Thursday, July 4, 2013

The Transit of Venus 2004

In 2004 for the first time since 1882 the planet Venus would cross the face of the sun. It would do it again in 2012. After that it won't occur again until 2117. This is a big time event for astronomy geeks, and I would have two shots to see it.

The 2004 transit would be best viewed from the old world. And while it would be visible from my neck of the woods, and friends did observe the event from a park less than two miles form my home, I chose to travel to Nova Scotia to view it. A fellow WAS member, Scott Ewart, came up with the idea of traveling to Nova Scotia, reasoning that it was both closer to Europe and farther north than New Jersey, which would mean the event would be higher in the sky and visible longer. Alas, the best laid plans ...

... are oft ruined by clouds.

We had assembled early in the morning of transit day at the home of our host for the week we were in Nova Scotia, Roy Bishop. He had a fine viewing site and had put together a wonderful breakfast buffet.

But we got skunked.

The clouds did eventually clear. But by then the event was over. We did eventually learn that the transit had been viewed through that hole in the clouds in the image above. And of course everyone back home had seen it.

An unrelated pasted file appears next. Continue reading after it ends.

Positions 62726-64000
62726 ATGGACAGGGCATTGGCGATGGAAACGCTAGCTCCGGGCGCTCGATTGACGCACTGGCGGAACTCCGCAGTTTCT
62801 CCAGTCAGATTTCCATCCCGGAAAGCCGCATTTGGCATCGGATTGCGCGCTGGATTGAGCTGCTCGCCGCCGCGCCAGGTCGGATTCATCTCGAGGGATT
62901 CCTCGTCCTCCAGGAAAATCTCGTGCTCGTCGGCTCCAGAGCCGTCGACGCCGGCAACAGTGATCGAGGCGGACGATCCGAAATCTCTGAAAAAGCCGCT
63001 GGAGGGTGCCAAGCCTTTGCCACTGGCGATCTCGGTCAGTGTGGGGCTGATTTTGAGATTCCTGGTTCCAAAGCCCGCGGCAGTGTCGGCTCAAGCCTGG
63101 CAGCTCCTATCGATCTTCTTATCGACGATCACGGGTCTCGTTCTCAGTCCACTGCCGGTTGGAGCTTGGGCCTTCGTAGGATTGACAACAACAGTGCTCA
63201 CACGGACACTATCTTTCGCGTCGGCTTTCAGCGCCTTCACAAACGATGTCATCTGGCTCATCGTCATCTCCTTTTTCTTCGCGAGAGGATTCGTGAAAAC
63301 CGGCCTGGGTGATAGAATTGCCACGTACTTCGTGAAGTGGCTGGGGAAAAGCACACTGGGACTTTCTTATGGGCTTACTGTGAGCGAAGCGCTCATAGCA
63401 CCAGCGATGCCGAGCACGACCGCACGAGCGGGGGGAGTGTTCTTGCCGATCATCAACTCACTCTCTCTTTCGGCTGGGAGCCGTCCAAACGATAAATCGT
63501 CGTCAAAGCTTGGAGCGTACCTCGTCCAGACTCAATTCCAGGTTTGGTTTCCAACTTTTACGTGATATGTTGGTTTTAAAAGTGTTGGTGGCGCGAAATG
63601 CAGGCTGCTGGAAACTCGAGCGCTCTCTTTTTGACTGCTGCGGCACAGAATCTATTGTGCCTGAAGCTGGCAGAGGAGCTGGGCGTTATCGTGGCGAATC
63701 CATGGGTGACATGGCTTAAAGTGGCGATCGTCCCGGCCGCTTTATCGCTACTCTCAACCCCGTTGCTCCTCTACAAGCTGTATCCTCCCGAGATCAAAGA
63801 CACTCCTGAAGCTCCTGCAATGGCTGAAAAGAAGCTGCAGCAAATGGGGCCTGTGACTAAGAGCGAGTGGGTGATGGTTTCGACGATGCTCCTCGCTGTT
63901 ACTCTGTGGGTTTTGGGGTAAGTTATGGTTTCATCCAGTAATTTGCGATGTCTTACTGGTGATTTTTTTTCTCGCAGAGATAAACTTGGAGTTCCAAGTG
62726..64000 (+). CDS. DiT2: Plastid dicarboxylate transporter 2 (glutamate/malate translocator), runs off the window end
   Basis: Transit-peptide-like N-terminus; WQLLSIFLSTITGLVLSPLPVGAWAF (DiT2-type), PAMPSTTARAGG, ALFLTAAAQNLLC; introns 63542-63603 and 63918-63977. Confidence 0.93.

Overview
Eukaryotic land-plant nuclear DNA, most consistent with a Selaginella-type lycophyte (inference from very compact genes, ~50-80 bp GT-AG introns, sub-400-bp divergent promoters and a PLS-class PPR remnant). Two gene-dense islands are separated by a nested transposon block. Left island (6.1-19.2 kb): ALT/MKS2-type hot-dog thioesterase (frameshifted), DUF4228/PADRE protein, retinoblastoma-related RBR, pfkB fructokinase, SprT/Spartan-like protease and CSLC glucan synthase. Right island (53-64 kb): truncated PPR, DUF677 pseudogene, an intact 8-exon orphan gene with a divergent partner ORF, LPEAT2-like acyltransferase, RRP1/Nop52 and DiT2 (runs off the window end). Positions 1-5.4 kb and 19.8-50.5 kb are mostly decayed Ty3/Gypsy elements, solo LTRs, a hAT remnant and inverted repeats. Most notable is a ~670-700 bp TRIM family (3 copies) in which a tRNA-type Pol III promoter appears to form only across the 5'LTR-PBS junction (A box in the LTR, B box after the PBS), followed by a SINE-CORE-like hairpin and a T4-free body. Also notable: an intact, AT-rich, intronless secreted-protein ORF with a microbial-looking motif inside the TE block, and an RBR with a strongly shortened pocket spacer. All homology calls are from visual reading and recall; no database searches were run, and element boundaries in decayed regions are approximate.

Despite the clouds we had a fun time in Nova Scotia, thanks in no small part to Dr. Bishop, who is on the far right, camera around is neck, and Scott, who put the trip together, in the white hoodie on the opposite end.


As our focus was on the transit and we had a fairly large group, we spent most of our trip in the Wolfville area. And as I noted we had a fun trip. But there is much more of Nova Scotia to explore and I've long wanted to go back and see the rest. And I am, as Patty and I are heading up there later this summer. No transit this time, but I'm sure we'll have plenty to see and do.

And about the 2012 transit? That's a story for another day ...

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